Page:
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INSPIRATION AND ADVICE

3 TOP TIPS FOR FINDING AUTHENTIC VINTAGE

ASOS Marketplace is home to LOADS of vintage sellers – and these guys are the best of the best. But when you're buying vintage, it can be tricky to differentiate between the OGs and the wannabes 🔍 So, how do you spot *true* vintage pieces? What even is 'true vintage', you ask? Well, we're talking about garms that're genuinely from the decade you're looking for (e.g. a tee from the 90s, rather than a tee from 2010 that looks like it's from the 90s). Luckily, we have some vintage pros at ASOS Marketplace HQ 🤓 so we caught up with Caoimhe to get her top three tips for spotting authentic vintage pieces…

Vintage label

LABEL LESSONS

There's a lot to learn from vintage labels. If you’re after the real thing, look for unique label designs, often with bold colours, funky slogans and authentic stitch-work. Particularly for vintage clothing made in the US, pieces were made in factories that would belong to a specific union, so if your garment includes a union label accompanied with a lot number, this is a great seal of authenticity ✅ It’s also important to note that items made pre-1960s won’t have the same care symbols or sizes we see on labels today!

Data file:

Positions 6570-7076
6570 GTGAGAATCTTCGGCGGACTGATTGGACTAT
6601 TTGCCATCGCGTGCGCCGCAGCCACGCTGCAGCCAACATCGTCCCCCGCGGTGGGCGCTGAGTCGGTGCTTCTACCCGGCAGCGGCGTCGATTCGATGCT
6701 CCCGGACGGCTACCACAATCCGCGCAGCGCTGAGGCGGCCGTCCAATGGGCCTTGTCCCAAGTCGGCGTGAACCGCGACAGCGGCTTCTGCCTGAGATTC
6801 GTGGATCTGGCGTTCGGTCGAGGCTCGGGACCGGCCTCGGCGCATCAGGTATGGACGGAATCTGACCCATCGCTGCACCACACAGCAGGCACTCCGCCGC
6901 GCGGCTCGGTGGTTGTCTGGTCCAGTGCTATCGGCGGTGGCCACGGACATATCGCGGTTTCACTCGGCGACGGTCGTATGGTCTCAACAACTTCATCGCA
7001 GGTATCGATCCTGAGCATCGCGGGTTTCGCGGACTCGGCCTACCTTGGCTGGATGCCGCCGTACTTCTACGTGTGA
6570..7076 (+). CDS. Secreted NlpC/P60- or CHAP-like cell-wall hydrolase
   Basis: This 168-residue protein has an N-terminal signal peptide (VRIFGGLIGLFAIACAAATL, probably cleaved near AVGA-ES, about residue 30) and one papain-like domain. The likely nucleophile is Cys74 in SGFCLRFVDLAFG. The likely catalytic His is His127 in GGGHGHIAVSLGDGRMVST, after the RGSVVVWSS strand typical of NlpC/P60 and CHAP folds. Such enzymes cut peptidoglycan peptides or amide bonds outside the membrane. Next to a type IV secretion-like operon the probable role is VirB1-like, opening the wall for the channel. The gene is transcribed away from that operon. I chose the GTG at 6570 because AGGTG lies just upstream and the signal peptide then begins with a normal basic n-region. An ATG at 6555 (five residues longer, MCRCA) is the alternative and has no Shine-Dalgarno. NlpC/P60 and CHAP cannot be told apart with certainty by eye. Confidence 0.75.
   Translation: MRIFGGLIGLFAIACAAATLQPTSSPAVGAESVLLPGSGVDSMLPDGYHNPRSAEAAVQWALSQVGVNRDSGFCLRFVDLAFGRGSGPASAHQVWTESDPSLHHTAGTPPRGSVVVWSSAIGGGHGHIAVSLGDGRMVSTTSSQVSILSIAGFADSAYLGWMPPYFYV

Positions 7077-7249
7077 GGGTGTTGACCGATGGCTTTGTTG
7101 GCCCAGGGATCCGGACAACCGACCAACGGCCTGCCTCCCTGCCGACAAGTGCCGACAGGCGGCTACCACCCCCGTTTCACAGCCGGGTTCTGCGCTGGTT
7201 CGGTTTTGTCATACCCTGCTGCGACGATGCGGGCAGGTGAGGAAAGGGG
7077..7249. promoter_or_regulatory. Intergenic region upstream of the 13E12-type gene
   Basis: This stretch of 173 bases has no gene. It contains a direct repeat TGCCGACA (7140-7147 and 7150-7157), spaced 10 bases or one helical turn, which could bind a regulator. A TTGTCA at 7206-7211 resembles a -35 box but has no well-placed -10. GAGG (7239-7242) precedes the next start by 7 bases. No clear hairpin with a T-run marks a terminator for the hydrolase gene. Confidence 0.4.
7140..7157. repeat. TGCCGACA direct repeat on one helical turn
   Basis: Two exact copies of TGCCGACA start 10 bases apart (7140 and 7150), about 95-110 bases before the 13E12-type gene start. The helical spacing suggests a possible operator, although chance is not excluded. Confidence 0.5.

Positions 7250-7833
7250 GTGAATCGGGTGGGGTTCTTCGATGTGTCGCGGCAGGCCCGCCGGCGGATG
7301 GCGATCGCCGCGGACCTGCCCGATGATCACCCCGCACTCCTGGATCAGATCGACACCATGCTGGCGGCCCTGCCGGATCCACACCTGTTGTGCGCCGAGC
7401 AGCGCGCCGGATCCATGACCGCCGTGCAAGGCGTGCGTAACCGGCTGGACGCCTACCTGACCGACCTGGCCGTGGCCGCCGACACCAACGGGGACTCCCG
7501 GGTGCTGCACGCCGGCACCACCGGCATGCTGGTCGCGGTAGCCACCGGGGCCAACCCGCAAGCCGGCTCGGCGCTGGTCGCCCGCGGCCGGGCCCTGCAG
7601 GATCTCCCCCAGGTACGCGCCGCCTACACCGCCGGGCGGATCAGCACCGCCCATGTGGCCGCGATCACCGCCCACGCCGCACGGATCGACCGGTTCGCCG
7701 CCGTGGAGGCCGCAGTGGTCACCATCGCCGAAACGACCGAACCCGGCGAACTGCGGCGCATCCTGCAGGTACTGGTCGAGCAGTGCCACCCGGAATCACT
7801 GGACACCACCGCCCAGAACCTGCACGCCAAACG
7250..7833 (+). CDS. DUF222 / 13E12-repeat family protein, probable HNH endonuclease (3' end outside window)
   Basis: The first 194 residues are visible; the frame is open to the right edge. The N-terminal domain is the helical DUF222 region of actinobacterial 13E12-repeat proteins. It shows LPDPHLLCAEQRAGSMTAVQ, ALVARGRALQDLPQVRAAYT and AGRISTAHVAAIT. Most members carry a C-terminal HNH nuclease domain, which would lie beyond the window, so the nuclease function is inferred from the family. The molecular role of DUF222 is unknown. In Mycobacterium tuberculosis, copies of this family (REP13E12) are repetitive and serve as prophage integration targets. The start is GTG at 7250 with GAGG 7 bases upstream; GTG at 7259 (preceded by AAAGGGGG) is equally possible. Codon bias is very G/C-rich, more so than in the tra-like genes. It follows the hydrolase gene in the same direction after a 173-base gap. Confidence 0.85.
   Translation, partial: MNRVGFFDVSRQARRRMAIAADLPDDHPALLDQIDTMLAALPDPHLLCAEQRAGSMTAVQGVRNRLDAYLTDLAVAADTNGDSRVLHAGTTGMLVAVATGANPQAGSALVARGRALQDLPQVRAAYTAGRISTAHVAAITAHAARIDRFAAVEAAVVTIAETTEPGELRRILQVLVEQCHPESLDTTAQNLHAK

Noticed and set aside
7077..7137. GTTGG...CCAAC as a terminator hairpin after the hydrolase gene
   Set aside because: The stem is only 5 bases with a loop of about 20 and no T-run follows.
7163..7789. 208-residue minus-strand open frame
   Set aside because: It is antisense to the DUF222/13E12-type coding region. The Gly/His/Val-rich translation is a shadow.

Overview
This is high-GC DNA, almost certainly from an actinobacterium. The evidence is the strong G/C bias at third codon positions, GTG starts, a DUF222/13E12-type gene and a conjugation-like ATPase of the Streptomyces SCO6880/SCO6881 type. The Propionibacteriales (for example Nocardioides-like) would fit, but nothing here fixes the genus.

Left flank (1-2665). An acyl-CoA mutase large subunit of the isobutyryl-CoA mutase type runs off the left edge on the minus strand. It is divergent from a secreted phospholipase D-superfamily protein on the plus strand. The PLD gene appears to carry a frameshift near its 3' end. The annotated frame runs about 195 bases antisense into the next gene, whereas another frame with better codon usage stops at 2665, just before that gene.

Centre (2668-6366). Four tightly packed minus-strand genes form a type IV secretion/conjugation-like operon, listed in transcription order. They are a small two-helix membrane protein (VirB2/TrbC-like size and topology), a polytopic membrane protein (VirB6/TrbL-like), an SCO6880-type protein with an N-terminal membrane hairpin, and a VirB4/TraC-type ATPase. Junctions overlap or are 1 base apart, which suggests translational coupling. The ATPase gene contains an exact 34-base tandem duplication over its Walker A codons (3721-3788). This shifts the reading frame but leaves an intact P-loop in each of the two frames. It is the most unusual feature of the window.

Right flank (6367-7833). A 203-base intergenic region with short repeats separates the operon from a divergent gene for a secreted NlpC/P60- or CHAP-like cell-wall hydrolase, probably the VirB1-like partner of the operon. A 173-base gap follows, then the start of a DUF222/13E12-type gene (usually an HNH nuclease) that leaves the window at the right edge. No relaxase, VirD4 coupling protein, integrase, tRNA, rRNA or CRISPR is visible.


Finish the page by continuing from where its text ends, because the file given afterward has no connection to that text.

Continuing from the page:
Vintage Waistcoat

THE DEVIL'S IN THE DEETS

Any intricate stitch-work, appliqué, embroidery or beading that looks handmade is a good sign you’re onto a genuine vintage winner 🥇 The machines used to manufacture modern pieces usually create a more precise look. Then, take a look at the stitching, we’re looking for a zig-zag format or a single-stitched edge, rather than the double-row stitching we’re used to today. Plus, when it comes to pre-1960s vintage, the hardware will always be metal – plastic zips didn't come into use until the 70s 🪡
Vintage blouse

Pictures: ASOS

FABRIC FEELS

Finally, it’s time to peep the fabric composition 👀 Doing a bit of research about the popular materials used during the period you’re trying to source from will make things wayyy easier. For example, suede and denim were HUGE in the 70s, but velour and velvet serve big 80s NRG. As well as what was trending, it's also good to keep in mind that, generally, older items are less likely to be made from a blend of fabrics.

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